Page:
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Why Paul Ryan fundraising for Donald Trump matters.

In a panoramic sense, the fundraising letter Ryan sent on Trump’s behalf Thursday doesn’t tell us anything we didn’t already to know. The GOP is mostly sorted at this point between Trump enablers and Trump opponents, and the Republican House speaker picked his side several weeks ago. He has no light left to shed, no integrity left to sacrifice.

But it does reveal more about the depths to which Ryan, personally, is willing to stoop to achieve whatever he imagines the upsides of a Trump presidency would be. It tells us he didn’t endorse Trump merely out of a sense of obligation to do the bare minimum on his party’s behalf at a disorienting moment.

Trump brags constantly about being worth $10 billion. That precise figure has been convincingly called into question, but this is how Trump represents himself to his supporters. The fact that Trump insists on raising money from hard-up Republican voters implies one of two things. Either, Trump is actually worth billions but wants the disaffected people whose interests he’s supposedly fighting for to pay for his campaign, rather than put a tiny dent in his fortune; or he doesn’t have anywhere near that much money and he’s been flatly lying to his supporters all along. Under which scenario is it OK for Ryan to ask his own contributors to give their money to Trump? A candidate who either can pony up himself, or is a fraud, and in either case is someone Ryan has called a racist.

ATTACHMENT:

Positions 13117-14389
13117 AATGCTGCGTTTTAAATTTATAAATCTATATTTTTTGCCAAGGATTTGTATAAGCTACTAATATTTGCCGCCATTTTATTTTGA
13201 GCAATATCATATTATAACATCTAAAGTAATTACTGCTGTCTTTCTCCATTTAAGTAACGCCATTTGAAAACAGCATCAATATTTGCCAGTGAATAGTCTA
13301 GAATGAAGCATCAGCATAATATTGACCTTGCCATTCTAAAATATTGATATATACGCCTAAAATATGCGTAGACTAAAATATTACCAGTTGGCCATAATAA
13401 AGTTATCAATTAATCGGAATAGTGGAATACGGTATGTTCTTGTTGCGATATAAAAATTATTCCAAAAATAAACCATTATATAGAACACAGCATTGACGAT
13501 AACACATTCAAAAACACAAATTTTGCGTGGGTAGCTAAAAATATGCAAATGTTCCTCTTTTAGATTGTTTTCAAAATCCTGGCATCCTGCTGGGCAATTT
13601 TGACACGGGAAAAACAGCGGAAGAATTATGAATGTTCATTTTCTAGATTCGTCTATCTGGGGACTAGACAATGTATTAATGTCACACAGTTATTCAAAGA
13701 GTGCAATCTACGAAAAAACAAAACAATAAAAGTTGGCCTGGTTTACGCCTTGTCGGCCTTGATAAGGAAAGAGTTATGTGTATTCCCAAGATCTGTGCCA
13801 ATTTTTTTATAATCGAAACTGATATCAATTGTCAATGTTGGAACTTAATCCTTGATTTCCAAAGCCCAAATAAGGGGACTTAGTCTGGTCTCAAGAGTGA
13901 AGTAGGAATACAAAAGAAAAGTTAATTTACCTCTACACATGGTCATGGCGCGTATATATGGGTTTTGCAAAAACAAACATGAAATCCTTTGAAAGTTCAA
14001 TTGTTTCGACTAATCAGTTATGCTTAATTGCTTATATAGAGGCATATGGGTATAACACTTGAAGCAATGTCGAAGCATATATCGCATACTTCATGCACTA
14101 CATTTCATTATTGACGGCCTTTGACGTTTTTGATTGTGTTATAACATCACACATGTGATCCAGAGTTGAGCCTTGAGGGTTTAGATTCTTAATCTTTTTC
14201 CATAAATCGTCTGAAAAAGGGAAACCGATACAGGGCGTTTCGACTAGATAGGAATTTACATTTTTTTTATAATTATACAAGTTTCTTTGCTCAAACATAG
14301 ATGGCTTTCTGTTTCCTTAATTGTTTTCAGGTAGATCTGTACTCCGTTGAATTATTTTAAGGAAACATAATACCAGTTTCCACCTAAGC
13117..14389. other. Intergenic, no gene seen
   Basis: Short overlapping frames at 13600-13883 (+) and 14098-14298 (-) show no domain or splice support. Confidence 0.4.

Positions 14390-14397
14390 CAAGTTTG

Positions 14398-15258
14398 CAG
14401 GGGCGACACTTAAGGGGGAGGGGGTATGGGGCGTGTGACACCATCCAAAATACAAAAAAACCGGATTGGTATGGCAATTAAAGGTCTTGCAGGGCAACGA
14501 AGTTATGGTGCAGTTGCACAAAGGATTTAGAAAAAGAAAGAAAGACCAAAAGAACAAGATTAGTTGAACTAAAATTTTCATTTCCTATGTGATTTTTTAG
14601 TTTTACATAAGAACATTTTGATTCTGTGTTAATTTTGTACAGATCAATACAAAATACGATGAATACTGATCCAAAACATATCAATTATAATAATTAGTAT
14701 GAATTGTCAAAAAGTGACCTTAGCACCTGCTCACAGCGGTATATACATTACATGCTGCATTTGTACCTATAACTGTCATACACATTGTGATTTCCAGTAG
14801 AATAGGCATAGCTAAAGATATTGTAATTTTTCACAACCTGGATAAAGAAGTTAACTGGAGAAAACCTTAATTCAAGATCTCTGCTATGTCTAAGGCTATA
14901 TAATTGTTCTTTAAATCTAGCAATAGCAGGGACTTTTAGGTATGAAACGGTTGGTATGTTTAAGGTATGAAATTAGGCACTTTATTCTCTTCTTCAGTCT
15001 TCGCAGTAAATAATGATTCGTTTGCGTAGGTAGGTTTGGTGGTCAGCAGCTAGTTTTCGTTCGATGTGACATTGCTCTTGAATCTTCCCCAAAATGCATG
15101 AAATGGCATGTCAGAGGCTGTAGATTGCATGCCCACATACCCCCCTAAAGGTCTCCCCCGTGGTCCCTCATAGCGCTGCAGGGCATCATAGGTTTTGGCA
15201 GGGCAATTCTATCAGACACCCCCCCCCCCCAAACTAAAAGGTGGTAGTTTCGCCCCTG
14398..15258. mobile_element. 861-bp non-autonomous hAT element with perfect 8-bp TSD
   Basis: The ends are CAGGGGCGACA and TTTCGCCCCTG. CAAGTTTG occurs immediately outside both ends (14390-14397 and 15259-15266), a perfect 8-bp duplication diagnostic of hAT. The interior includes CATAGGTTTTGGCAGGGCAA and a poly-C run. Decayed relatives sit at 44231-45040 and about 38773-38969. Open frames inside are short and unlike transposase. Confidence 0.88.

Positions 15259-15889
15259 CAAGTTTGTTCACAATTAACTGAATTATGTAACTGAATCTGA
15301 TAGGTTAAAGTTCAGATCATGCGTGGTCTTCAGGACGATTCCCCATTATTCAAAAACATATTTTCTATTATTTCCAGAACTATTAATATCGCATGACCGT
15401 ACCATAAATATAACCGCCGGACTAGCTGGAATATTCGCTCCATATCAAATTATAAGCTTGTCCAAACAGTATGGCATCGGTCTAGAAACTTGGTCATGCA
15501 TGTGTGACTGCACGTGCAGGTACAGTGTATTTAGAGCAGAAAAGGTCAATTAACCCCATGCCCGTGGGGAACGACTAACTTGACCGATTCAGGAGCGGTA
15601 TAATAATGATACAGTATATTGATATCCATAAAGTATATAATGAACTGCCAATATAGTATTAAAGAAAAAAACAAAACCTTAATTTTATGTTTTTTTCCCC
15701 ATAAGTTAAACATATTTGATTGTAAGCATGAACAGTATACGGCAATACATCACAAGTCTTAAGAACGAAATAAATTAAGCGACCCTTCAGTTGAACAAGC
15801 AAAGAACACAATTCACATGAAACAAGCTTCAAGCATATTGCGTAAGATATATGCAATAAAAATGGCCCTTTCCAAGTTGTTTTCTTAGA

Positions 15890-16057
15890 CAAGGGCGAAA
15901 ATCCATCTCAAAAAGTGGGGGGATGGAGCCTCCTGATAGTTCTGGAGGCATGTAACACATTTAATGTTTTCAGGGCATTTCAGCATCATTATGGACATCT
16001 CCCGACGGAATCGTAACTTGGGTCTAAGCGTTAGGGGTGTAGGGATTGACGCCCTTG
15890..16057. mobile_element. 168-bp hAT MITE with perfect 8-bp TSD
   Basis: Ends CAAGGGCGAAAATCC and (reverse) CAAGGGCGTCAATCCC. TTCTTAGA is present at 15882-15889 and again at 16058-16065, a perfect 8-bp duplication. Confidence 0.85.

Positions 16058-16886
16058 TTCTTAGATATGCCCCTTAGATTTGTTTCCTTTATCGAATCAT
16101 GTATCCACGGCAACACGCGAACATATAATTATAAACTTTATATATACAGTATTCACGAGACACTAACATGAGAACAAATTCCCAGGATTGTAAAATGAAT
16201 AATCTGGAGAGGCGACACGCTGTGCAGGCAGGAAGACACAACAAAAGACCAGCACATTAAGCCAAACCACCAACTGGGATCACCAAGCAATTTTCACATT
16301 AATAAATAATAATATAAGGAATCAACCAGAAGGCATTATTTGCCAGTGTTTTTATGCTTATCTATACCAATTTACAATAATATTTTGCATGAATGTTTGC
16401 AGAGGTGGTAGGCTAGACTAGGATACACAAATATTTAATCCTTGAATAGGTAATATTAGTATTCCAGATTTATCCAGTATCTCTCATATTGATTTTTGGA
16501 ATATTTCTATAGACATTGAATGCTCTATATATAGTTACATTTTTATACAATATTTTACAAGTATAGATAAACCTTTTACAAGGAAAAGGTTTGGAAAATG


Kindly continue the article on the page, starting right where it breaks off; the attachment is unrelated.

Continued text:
We can’t chalk this up to Ryan being in an impossible position and making the wrong call—it speaks to him being a willful participant in something he knows is horrible.